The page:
From the verbal agreement set forth in the opening, that the plaintiff might work the land, in connection with the fact that the crop was sown with the consent and assistance of the defendants, who were the agents of the owner of the land, and that they were paid for their services by the plaintiff, the jury might infer an agreement that the crop thus sown should belong to the plaintiff. If such was the agreement, it did not become part of the realty, but remained the personal property of the plaintiff. If an owner of land can, by a parol agreement to work on shares, vest in another the title to half or a greater share of a crop raised on his land, or can sell the crop growing, why can he not agree that the party raising the crop shall have the whole of it? If, by making such an agreement, he induces the other to expend his labor and his money, there is no want of consideration for the contract, and I can see no legal objection to giving effect to it.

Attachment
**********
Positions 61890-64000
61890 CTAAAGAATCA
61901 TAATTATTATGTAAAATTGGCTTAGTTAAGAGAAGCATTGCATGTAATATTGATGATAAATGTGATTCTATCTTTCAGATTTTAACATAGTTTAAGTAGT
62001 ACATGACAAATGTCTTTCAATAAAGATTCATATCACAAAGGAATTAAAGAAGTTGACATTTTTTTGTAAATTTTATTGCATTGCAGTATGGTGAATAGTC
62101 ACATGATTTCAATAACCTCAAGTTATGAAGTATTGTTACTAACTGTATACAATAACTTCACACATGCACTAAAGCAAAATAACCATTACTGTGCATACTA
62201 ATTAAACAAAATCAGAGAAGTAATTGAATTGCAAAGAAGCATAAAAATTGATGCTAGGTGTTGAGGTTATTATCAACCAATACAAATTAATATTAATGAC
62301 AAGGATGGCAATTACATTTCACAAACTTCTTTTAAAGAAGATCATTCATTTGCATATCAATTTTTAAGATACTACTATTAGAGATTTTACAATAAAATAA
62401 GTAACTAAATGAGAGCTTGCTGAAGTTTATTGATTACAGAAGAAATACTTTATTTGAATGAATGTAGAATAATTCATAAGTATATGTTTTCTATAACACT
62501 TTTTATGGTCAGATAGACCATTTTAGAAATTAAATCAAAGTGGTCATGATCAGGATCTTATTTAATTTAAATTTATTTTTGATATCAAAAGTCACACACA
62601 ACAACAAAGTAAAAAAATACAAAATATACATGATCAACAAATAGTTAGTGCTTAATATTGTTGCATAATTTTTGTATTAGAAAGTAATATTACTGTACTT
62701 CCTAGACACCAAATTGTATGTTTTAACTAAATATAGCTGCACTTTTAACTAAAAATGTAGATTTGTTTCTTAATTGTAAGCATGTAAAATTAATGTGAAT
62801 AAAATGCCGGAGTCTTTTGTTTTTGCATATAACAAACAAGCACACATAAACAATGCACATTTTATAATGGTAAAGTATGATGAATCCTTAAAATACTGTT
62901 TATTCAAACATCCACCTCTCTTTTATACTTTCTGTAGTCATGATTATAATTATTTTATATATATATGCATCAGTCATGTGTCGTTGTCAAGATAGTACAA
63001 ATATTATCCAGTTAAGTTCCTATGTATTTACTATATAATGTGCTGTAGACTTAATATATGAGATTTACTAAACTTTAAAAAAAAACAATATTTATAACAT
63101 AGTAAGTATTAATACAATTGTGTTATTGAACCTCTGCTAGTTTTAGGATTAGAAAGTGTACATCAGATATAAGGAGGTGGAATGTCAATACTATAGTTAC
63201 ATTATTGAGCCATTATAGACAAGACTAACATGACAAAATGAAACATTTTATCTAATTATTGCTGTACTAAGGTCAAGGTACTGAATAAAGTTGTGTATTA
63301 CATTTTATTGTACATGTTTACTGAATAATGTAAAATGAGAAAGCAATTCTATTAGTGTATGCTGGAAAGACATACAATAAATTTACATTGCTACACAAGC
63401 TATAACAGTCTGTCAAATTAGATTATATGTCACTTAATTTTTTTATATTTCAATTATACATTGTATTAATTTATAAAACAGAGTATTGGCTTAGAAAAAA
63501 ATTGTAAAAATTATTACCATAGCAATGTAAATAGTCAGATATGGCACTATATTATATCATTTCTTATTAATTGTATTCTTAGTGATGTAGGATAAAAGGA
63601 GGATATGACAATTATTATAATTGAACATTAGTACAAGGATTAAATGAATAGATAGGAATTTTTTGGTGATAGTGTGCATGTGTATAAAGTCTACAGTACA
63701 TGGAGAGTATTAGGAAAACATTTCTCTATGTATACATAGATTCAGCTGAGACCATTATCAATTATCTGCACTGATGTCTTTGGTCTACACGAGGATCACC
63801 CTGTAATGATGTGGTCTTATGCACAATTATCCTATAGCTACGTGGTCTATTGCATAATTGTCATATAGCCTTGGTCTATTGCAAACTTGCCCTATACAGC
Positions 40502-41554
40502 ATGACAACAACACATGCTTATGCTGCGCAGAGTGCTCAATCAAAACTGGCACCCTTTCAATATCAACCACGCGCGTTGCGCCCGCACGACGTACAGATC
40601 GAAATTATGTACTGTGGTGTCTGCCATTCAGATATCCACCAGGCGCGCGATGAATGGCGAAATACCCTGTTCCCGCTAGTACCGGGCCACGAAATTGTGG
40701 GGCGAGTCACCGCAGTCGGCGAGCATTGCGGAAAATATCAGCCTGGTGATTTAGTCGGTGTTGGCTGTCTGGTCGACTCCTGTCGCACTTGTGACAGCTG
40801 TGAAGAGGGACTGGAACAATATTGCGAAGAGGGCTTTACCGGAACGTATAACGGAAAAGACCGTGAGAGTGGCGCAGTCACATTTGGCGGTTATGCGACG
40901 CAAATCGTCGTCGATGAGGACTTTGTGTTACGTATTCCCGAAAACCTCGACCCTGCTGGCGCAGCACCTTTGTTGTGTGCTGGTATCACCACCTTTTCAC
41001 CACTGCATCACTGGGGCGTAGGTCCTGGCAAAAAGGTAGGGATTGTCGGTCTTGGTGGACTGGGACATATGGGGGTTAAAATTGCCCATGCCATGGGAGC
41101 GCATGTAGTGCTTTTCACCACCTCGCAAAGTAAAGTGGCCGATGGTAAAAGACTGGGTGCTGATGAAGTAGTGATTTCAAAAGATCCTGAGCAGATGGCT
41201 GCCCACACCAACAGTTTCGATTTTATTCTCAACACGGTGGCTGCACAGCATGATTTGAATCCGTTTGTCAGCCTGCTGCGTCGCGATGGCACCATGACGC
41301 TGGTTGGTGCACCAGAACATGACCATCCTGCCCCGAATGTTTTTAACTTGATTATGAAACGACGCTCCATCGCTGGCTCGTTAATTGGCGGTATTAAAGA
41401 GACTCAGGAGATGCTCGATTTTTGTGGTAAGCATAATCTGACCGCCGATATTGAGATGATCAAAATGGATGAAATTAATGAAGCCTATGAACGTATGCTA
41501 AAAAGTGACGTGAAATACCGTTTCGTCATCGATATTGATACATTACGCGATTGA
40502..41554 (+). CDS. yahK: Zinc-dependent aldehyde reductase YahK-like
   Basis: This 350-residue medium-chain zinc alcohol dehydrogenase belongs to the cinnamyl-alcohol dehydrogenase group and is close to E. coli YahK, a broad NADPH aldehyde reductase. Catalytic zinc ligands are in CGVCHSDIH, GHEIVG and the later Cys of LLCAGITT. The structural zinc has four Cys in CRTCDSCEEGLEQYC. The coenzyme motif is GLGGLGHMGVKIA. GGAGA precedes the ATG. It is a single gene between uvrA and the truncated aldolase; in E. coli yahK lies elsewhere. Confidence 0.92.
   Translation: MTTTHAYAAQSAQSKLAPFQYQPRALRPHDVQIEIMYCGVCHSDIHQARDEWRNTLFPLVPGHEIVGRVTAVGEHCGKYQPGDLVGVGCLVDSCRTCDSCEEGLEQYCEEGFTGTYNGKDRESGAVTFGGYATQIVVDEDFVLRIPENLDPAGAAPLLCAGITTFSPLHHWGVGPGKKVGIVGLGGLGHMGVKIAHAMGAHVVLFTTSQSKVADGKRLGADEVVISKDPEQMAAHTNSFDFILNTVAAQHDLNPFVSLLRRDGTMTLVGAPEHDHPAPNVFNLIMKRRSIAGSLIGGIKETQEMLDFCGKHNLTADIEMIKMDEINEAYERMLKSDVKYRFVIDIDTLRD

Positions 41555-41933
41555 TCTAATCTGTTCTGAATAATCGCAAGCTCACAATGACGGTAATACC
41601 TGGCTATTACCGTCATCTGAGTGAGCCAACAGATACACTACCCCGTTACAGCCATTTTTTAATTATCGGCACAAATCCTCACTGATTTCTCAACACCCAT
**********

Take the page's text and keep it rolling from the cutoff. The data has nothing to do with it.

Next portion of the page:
The invalidity of the parol agreement to sell and convey the land, did not affect the plaintiff's title to the crop. If the agreement had remained executory in all its parts, of course none of its stipulations could have been separately enforced, though if standing alone they might have been valid. But although, by reason of the entirety of the contract, the plaintiff could not have enforced the stipulation allowing him to possess and work the farm, so long as it remained executory, yet, after it had been so far executed that the crop had been sown and was growing, the invalidity of the other provisions of the contract, under the statute of frauds, could not be invoked by the party who refused to complete, as against the party not in default, for the purpose of invalidating that part of the contract which had been executed, and divesting the plaintiff's title to the crop raised in pursuance of it. The plaintiff was not in default, and was not the party asserting the invalidity of the contract. For aught that appears he was, when ejected, ready and willing to complete the performance of it. He therefore could not be compelled to relinquish any benefit he had acquired from its partial performance. ( Dowdle v. Camp, 12 Johns., 451; Abbott v. Draper, 4 Den., 51, 53; Collier v. Coates, 17 Barb., 471, and cases cited; Erben v. Lorillard, 19 N.Y., 302, 304; 7 Cow., 92; 1 Pick., 328; 20 id., 142; King v. Brown, 2 Hill, 487; Lockwood v. Barnes, 3 id., 128; Bennett v. Scutt, 18 Barb., 347.) In Ex'rs of Pierrepont v. Barnard (2 Seld., 279) the purchaser was allowed to carry off and retain timber actually cut in pursuance of the parol license of the vendor, though as to the timber not cut the agreement was void, under the statute of frauds, and therefore but a revocable license. The crop was the product of the plaintiff's labor and money, expended while he was in possession of the land under the agreement. That possession was originally lawful, and the plaintiff had done no act and committed no default rendering it tortious. The jury could have found that the crop was raised by the plaintiff for his own benefit, with the consent of the vendor of the land. It had not, under those circumstances, become part of the realty as between the plaintiff and the party under whom he held, but was, from the time it was sown, a chattel belonging to the plaintiff, the title to which had never been transferred to the owner of the soil or to the defendants. It could have been lawfully levied upon on execution against the plaintiff. (2 Johns., 418, 421; 9 id., 112.) And if the facts are as stated in the opening, the plaintiff had the same right to it which he would have to any chattel which he might, during his temporary possession, have placed upon the land by consent of the owner, and which remained there when he was ejected. (1 Hill, 176.)